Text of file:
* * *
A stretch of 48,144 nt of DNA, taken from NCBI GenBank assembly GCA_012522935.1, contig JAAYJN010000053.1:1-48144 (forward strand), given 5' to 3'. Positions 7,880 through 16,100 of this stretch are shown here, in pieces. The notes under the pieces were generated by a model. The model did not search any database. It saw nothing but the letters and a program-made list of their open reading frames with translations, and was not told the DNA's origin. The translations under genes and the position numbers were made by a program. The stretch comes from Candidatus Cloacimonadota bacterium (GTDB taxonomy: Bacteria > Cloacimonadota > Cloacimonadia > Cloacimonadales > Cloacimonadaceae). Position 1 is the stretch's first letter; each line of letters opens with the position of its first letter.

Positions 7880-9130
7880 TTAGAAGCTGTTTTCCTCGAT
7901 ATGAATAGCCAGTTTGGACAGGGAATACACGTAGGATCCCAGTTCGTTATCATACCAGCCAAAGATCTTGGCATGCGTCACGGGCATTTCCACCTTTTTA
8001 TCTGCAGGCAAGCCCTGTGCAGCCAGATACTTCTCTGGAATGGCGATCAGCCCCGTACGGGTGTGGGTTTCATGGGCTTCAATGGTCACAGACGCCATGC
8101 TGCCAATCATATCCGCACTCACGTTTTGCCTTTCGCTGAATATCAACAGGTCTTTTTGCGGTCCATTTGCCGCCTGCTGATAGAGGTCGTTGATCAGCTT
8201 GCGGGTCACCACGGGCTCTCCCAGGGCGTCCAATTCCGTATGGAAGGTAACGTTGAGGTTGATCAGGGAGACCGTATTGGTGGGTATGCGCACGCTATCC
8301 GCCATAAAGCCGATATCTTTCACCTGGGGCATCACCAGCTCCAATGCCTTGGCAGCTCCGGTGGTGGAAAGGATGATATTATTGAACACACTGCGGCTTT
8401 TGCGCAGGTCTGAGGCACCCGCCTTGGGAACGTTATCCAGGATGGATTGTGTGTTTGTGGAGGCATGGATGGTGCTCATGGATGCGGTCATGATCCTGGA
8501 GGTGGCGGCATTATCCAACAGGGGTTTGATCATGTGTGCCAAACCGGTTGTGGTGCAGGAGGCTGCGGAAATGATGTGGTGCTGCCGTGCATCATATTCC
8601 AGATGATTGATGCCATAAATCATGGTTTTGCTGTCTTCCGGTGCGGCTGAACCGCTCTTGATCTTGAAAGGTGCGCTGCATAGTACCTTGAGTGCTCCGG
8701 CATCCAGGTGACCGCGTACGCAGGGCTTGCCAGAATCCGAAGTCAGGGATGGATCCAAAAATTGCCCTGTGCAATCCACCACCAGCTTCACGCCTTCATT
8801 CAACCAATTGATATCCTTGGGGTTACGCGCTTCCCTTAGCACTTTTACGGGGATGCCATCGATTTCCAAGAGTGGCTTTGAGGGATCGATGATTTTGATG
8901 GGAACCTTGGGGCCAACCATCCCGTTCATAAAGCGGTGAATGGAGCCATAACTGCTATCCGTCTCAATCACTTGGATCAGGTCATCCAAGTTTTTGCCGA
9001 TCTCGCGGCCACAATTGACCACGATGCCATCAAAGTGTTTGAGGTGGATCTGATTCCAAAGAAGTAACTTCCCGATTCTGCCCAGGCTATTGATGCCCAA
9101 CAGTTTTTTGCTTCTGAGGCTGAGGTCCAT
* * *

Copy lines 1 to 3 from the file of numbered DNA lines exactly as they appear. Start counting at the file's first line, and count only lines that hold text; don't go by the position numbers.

A stretch of 48,144 nt of DNA, taken from NCBI GenBank assembly GCA_012522935.1, contig JAAYJN010000053.1:1-48144 (forward strand), given 5' to 3'. Positions 7,880 through 16,100 of this stretch are shown here, in pieces. The notes under the pieces were generated by a model. The model did not search any database. It saw nothing but the letters and a program-made list of their open reading frames with translations, and was not told the DNA's origin. The translations under genes and the position numbers were made by a program. The stretch comes from Candidatus Cloacimonadota bacterium (GTDB taxonomy: Bacteria > Cloacimonadota > Cloacimonadia > Cloacimonadales > Cloacimonadaceae). Position 1 is the stretch's first letter; each line of letters opens with the position of its first letter.

Positions 7880-9130
7880 TTAGAAGCTGTTTTCCTCGAT